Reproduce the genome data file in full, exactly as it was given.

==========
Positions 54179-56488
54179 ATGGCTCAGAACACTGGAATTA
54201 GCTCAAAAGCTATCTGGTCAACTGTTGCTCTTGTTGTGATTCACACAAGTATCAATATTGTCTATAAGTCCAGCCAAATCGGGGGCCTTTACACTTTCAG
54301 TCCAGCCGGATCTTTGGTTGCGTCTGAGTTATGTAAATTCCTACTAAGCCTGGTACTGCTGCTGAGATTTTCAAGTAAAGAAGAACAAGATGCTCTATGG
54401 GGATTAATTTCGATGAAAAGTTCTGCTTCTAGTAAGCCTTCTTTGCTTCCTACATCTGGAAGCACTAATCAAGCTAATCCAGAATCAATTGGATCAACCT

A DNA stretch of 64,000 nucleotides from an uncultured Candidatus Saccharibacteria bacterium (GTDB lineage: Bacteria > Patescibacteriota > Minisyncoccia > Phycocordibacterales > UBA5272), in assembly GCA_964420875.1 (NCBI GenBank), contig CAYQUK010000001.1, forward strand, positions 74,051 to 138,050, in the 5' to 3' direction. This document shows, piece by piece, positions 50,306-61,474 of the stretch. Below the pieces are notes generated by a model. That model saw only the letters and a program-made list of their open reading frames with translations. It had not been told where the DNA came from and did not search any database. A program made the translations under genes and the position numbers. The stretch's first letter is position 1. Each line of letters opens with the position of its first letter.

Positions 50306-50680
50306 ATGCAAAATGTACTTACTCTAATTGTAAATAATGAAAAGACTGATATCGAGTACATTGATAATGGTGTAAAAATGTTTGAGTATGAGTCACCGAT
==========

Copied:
Positions 54179-56488
54179 ATGGCTCAGAACACTGGAATTA
54201 GCTCAAAAGCTATCTGGTCAACTGTTGCTCTTGTTGTGATTCACACAAGTATCAATATTGTCTATAAGTCCAGCCAAATCGGGGGCCTTTACACTTTCAG
54301 TCCAGCCGGATCTTTGGTTGCGTCTGAGTTATGTAAATTCCTACTAAGCCTGGTACTGCTGCTGAGATTTTCAAGTAAAGAAGAACAAGATGCTCTATGG
54401 GGATTAATTTCGATGAAAAGTTCTGCTTCTAGTAAGCCTTCTTTGCTTCCTACATCTGGAAGCACTAATCAAGCTAATCCAGAATCAATTGGATCAACCT

A DNA stretch of 64,000 nucleotides from an uncultured Candidatus Saccharibacteria bacterium (GTDB lineage: Bacteria > Patescibacteriota > Minisyncoccia > Phycocordibacterales > UBA5272), in assembly GCA_964420875.1 (NCBI GenBank), contig CAYQUK010000001.1, forward strand, positions 74,051 to 138,050, in the 5' to 3' direction. This document shows, piece by piece, positions 50,306-61,474 of the stretch. Below the pieces are notes generated by a model. That model saw only the letters and a program-made list of their open reading frames with translations. It had not been told where the DNA came from and did not search any database. A program made the translations under genes and the position numbers. The stretch's first letter is position 1. Each line of letters opens with the position of its first letter.

Positions 50306-50680
50306 ATGCAAAATGTACTTACTCTAATTGTAAATAATGAAAAGACTGATATCGAGTACATTGATAATGGTGTAAAAATGTTTGAGTATGAGTCACCGAT